Soil profile and physical and chemical characteristics
Site 10 is located in Edwards County on the Great Bend sand plains. The soil at this site is known to be of eolian origin and was sampled as Pratt soil. The classification of this soil based on SCS laboratory data is Alfic Ustipsamments. The profile consists of brown to pale-brown loamy fine-grained sand down to 42 cm (17 in.), making up the A horizon. The upper portion of this horizon is characterized by a weak medium granular structure, whereas the lower part has a massive structure; the upper and lower parts are separated by a clear wavy boundary. The next horizon is a C zone of light yellowish-brown loamy, fine-grained sand of massive structure to a depth of 92 cm (36 in.) with an abrupt wavy boundary. Below this layer is an AB horizon from 92 cm to 105 cm (36-41 in.) composed of brown loamy, fine-grained sand of massive structure with a clear wavy boundary. The next six zones are subdivisions of the C horizon. Zone C1 [105-117 cm (41.3-46.1 in.)] is a light yellowish-brown loamy, fine-grained sand with massive structure and a lamellar lens 1 cm (0.4 in.) thick. Zone C2 [117-145 cm (46.1-57.1 in.)] is a light yellowish-brown fine-grained sand of loose, friable structure with 2 lamellar lenses 1 cm (0.4 in.) thick. Zone C3 [145-154 cm (57.1-60.6 in.)] is a pale-brown sand of loose, friable structure. Zone C4 [154-183 cm (60.6-72.0 in.)] is a light yellowish-brown fine-grained sand of massive structure. Zone C5 [183-222 cm (72.0-87.4 in.)] is a yellowish-brown loamy, fine-grained sand with massive structure that is finely stratified in the upper part and has 0.5-cm (0.2-in.) thick lamellae throughout the horizon, totaling 15 cm (6 in.) thick. Zone C6 [226-263 cm (89.0-103.5 in.)] is a pale-brown fine-grained sand of massive structure with fine stratification.
The specific soil horizons and their grain-size distribution (texture), as determined by the SCS, are shown in fig. 56. The sand fraction dominates throughout the profile, and the clay and silt fractions are only minor components of the soil. The organic carbon content of the soil is low, indicating that the soil does not have much potential for retention of chemicals (fig. 57). The electrical conductance for the soil profile is also low, indicating that no appreciable concentration of salts has occurred.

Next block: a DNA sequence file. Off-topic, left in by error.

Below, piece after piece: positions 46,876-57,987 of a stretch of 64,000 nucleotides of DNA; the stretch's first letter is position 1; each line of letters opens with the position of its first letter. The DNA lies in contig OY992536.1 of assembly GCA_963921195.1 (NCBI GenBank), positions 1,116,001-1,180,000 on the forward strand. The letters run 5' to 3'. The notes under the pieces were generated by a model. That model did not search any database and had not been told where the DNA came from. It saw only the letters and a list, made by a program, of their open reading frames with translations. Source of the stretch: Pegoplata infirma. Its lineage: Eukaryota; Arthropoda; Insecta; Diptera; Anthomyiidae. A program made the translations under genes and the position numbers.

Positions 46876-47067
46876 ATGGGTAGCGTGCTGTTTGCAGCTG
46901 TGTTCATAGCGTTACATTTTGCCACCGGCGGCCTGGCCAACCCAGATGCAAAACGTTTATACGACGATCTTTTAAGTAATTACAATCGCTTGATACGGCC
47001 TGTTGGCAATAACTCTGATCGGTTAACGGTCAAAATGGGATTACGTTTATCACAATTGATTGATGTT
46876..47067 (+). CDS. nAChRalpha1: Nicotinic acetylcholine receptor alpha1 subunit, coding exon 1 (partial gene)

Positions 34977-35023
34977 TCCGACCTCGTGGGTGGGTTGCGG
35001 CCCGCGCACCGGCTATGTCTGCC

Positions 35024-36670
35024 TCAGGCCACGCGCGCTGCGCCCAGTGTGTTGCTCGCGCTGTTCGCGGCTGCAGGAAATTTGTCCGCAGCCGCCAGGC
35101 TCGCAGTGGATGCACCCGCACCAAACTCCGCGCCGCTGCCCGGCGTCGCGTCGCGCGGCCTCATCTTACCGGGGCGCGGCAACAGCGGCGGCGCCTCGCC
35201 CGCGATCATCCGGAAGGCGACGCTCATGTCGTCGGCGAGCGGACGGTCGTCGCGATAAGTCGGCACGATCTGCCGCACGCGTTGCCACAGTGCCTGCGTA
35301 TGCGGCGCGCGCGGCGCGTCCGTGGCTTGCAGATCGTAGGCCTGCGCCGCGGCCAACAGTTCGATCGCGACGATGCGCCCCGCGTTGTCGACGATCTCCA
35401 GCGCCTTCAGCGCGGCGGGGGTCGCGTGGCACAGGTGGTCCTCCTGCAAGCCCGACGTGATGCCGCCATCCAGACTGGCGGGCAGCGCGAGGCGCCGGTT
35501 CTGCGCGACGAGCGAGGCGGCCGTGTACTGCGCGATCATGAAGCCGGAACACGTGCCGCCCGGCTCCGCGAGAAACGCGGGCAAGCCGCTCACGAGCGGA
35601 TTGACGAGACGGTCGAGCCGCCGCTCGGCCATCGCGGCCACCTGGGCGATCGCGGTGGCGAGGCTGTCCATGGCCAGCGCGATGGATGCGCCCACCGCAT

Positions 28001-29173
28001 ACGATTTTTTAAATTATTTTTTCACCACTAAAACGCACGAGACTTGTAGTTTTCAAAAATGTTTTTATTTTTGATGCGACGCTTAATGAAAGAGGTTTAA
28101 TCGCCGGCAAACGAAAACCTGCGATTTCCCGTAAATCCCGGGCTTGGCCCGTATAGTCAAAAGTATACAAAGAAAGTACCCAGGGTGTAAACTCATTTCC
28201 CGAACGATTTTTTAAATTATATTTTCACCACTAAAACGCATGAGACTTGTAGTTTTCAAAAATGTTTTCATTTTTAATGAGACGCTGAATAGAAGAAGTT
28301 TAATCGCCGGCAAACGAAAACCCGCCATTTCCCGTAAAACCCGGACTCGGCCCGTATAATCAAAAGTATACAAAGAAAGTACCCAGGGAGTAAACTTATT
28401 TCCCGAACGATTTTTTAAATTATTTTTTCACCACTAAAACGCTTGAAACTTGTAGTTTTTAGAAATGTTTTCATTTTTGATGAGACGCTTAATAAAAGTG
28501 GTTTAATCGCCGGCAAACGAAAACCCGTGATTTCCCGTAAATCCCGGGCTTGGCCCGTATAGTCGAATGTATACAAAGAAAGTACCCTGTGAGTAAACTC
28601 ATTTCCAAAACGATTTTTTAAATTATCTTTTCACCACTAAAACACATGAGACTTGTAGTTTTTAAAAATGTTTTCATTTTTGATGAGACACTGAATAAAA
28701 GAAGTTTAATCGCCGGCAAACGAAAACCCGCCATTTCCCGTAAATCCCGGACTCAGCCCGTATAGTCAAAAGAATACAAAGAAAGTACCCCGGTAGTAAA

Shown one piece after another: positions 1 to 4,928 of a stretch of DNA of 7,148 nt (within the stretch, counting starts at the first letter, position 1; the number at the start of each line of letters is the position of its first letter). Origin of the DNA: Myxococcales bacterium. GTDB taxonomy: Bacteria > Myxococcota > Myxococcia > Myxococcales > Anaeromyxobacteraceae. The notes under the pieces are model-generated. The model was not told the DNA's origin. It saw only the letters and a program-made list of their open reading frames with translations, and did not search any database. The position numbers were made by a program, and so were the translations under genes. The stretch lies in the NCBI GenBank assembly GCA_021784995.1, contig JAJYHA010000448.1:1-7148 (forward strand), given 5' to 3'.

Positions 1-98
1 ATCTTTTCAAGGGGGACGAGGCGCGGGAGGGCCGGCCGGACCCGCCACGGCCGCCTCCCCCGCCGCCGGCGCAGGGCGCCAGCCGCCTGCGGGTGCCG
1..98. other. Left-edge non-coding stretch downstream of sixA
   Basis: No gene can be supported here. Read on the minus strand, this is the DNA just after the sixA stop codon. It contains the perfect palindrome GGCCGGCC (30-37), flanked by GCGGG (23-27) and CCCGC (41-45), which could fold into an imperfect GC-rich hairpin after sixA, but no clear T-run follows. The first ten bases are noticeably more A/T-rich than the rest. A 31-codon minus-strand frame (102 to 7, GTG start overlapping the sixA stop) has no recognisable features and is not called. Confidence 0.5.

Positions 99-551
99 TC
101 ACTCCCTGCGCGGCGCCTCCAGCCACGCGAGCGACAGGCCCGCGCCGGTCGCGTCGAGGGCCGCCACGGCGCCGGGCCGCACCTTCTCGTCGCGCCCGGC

Figure 56--Grain-size distribution and soil horizons for site 10.
Figure 57--Organic carbon content and electrical conductivity for site 10.
The water chemistry at site 10 plots on the trilinear diagram as a CA-HCO3 water (fig. 58). This is to be expected because the ions in the water come from the leaching of silts and sands by precipitation water without appreciable evaporative concentration. The specific conductance and total dissolved solids content for waters from this site are low in comparison with sites 6 and 7 (fig. 59). The wells that were measured at site 10 are 18.3 m and 19.8 m (60 ft and 65 ft) deep. Comparison of the total dissolved solids content of these wells (fig. 59) with that of both the shallow and deep wells from the other sites shows the impact that continuous irrigation has on the general water quality at sites 6 and 7. All the wells at sites 6 and 7 showed much higher total dissolved solids values throughout the period of study. These higher concentrations illustrate the concentrating effects that evapotranspiration has on salt in the upper soil zones. The water chemistry data from this site are tabulated in table C.3.
Figure 58--Trilinear diagram showing water chemistry data for three wells at site 10. Numbers next to points indicate depths (in feet).
Figure 59--Time-series distribution of total dissolved solids for the shallowest and the deepest observation wells at sites 6 and 7 and for the shallow observation well at site 10.
Kansas Geological Survey, Geohydrology
Placed on web Aug. 23, 2010; originally published 1990.
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